• thermal aging;
  • Kevlar;
  • PBI;
  • breaking force;
  • Arrhenius;
  • master curve;
  • FTIR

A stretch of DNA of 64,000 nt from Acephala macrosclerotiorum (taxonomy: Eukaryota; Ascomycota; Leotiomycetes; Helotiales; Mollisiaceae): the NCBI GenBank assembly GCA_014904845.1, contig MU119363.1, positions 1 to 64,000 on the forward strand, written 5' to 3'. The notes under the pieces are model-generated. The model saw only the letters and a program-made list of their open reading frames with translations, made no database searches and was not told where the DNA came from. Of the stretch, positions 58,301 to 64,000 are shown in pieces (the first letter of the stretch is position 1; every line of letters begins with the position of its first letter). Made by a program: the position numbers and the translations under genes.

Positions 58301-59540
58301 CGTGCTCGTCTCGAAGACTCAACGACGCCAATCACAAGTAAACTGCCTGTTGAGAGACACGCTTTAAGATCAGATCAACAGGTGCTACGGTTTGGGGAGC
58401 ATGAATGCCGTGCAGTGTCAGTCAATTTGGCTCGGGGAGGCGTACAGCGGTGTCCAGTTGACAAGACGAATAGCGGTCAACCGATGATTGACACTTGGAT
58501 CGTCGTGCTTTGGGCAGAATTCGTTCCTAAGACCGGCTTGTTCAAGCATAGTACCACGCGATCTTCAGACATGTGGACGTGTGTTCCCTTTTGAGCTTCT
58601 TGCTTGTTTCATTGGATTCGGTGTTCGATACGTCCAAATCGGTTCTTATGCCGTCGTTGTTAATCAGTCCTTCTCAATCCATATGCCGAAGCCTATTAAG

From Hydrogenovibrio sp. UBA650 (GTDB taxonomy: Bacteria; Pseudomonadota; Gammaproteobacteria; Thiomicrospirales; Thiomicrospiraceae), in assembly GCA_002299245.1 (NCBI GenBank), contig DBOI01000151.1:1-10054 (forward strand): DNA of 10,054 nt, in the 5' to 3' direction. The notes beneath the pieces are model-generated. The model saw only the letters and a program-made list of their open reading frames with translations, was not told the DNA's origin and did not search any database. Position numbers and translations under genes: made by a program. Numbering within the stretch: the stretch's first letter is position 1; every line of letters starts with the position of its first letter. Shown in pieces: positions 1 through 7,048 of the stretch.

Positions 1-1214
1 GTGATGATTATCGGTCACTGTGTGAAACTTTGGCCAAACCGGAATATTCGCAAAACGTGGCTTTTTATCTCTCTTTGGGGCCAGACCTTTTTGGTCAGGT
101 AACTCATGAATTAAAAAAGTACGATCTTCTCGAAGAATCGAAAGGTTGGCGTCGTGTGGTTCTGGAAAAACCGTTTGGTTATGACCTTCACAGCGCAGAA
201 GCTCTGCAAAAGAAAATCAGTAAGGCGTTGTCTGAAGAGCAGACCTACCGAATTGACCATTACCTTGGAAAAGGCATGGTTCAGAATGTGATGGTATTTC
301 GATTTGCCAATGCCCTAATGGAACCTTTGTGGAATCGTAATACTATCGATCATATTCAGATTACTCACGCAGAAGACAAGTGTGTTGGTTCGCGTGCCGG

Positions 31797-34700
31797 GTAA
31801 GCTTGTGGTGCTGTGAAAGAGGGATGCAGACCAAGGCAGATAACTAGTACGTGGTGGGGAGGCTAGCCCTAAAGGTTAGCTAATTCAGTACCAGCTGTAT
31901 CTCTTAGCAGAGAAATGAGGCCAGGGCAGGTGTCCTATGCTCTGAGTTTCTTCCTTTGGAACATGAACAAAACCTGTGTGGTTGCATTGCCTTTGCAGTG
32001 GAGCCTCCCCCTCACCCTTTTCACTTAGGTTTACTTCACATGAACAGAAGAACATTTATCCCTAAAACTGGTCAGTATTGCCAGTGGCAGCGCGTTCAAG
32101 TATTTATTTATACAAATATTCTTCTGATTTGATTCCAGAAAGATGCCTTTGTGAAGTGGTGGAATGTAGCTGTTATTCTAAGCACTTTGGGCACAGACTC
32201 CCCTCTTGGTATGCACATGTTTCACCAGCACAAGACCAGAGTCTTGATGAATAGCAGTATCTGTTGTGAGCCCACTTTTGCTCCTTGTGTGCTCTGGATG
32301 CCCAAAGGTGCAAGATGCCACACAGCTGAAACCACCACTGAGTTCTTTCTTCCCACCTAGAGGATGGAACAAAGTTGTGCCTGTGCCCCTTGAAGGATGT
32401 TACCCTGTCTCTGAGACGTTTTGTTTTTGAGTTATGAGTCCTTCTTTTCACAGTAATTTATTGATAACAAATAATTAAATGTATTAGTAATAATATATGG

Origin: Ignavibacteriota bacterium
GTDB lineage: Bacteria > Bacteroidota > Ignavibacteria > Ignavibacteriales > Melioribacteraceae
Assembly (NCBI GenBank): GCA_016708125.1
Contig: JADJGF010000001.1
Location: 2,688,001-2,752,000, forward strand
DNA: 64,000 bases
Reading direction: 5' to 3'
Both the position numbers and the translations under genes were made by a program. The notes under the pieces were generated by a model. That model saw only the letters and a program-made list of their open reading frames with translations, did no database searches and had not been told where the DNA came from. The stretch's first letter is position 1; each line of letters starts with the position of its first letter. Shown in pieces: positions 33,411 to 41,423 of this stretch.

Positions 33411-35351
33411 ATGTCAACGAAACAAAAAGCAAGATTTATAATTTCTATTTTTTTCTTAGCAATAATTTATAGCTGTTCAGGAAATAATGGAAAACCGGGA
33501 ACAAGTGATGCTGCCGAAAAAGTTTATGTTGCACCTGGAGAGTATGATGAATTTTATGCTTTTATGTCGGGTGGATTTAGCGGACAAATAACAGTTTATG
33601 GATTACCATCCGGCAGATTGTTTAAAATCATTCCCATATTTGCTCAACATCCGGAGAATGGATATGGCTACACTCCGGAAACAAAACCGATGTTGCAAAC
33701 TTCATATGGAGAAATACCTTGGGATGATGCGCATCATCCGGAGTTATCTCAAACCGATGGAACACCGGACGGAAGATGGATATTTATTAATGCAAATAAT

The focus of this work is the study of the thermal aging of high-performance fibers used in the making of fire protective garments. Accelerated thermal aging tests were carried out on fabric samples made up of a blend of Kevlar® (poly p-phenylene terephthalamide) and PBI (poly benzimidazole) staple fibers, as well as on yarns pulled from this fabric, by means of exposure to elevated temperatures, comprised between 190°C and 320°C. All samples underwent loss of breaking force retention. The material thermal life, defined as the time required for the fibers to attain a 50% reduction of the original breaking force, ranged between a dozen of days at the lowest exposure temperature, to less than an hour at the highest. Breaking force data were fitted using the Arrhenius model following two different approaches, namely the extrapolated thermal life value and the shift factors yielded by the time-temperature superposition (TTS). The Arrhenius model seemed to describe appropriately the overall aging process, as inferred from the excellent fit obtained when using both approaches, although activation energies provided from both approaches are different. To follow the chemical evolution of the material with thermal aging, Fourier-transform infrared (FTIR) analyses were conducted. The qualitative analysis of the FTIR spectra showed little evidence of chemical changes between the aged and the nonaged samples, indicating either that the aging process carries on without significant modification of the chemical structure of the fibers, or that FTIR is not an appropriate method to spot such a modification. © 2009 Wiley Periodicals, Inc. J Appl Polym Sci, 2010